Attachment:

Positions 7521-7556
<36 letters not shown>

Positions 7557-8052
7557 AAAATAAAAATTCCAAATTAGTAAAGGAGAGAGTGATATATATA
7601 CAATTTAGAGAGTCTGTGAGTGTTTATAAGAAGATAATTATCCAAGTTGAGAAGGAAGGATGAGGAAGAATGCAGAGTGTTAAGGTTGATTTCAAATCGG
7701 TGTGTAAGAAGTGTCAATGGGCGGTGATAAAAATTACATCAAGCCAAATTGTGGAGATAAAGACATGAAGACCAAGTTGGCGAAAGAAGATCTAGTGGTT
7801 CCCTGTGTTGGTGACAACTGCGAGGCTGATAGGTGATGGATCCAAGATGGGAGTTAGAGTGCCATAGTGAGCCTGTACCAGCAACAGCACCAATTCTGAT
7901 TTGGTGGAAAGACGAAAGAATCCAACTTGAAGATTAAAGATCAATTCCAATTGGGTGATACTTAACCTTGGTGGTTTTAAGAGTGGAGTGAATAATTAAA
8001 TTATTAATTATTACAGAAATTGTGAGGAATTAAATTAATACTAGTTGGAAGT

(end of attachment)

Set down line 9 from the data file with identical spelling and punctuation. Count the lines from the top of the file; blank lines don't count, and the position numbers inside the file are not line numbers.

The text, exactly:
8001 TTATTAATTATTACAGAAATTGTGAGGAATTAAATTAATACTAGTTGGAAGT